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  1. #46
    Fulgurous Moderator KatG's Avatar
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    Mar 2003
    In a Cloud
    LOL, I wasn't even looking at the name. Will remove. But we'll keep Igor's post.

  2. #47
    Registered User SilentDan's Avatar
    Join Date
    Jan 2011
    A house on a hill somewhere in Australia.
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    Quote Originally Posted by CMTheAuthor View Post

    First, a lot of young readers don't get science, at least partially courtesy of the U.S. education system being in the toilet. So to use science and technology, you have to explain it in the book. This is very difficult to do well, because you can't get too long-winded on the subject (and thus wander away from the actual plot) without boring a lot of readers.
    Not without losing YOUNG readers, anyway. They don't want exposition; they want action and drama. And the education system in Australia ain't much better. No wonder my University tutors hate marking the rubbish that school-leavers hand in last minute.

    Teenagers are a modern concept. In Medieval times you used to be a child until age 7 and them BAM! adult. No transition stage. Slowly they started to put more categories into the progression, starting with these new-fangled things called "Teenagers" in the 1950's or something. Then in the 90's, Teenagers suddenly had money, and even then books were a bit slow to cater to teens, such that my local library at least seemed to have sport-related books, Buffy and Sweet Valley High, with only a handful of others (notably, Everworld by K.A. Applegate). It was growing, but wasn't exactly a publishing power-market. Nowadays you have about 20 divisions of young people, from Tweens and Pre-Teens to YA which means 18-25 now (and thus you can have sex, swearing, alcohol, drugs and violence ) and all sorts of stuff in between. It's slowly become a powerhouse hot market, and I think Harry Potter was the single solidifying element that pushed it into the highest commercial success it's ever seen. Suddenly, it's the widest-selling book in all time, and publishers realise that there's something to writing for young people.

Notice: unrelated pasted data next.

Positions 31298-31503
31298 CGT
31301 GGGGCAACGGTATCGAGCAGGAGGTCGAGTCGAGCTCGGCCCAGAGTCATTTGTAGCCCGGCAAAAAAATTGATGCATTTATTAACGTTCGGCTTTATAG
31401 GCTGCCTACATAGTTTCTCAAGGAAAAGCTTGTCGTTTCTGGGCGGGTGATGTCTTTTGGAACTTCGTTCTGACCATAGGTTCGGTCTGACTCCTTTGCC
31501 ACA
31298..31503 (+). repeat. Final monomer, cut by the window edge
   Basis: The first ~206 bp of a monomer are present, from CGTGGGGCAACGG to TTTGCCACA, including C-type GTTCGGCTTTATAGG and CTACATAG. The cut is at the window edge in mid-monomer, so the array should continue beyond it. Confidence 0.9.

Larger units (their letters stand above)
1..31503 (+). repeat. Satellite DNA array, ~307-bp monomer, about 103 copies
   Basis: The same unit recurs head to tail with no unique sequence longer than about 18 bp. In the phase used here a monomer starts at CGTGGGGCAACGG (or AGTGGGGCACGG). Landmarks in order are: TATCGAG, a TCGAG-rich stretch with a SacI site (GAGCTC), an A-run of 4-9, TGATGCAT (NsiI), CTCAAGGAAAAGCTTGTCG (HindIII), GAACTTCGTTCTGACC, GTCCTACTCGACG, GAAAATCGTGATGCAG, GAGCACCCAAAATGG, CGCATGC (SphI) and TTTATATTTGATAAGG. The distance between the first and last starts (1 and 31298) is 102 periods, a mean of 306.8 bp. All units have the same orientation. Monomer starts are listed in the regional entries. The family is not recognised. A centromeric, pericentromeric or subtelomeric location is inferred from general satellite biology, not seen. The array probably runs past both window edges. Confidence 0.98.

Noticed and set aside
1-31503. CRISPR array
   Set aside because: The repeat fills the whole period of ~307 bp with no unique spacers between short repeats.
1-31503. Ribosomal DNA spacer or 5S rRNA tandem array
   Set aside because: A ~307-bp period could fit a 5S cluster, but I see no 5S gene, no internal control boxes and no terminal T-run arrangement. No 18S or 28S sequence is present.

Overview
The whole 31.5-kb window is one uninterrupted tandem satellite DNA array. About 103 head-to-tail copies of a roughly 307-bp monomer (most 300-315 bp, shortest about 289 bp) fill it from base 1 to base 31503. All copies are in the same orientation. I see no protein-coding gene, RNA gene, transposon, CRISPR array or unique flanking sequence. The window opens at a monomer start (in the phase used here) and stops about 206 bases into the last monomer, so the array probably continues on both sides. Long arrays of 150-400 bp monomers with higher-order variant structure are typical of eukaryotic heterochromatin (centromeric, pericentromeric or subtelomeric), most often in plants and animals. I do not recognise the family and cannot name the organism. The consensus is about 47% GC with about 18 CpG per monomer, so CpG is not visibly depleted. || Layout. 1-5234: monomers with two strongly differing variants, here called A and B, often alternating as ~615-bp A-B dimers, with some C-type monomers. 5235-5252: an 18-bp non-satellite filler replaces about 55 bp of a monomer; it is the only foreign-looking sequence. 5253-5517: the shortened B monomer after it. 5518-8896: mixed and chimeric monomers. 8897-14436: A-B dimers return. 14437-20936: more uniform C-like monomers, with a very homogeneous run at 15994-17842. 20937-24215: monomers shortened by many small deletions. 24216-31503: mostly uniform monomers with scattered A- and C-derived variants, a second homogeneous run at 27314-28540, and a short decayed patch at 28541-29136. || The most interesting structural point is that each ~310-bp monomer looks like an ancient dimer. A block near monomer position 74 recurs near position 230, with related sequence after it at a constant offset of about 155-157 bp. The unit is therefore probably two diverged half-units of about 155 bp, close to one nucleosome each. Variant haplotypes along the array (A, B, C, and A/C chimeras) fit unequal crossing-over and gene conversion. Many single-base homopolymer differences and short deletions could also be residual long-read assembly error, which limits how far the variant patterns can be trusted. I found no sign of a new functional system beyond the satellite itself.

But yes, I do wonder if you really need to dumb it down for teenagers, not have any hard science (or magic, or horror), and just have teen drama dressed up in wizard robes and wands that do literally anything. It seems simple, but doing it that way does fly in the face of the golden rule: Don't Talk Down To Your Readers. Talk about Child Exploitation! (and the power of Throwing A Tantrum Unless Your Parents Give You The Shiny Thing).

    I think it's definitely more talked-about, more noticed, than adult markets - just because of its newness and the Power Of Teens Having A Voice. 10 years time, who knows what'll happen?

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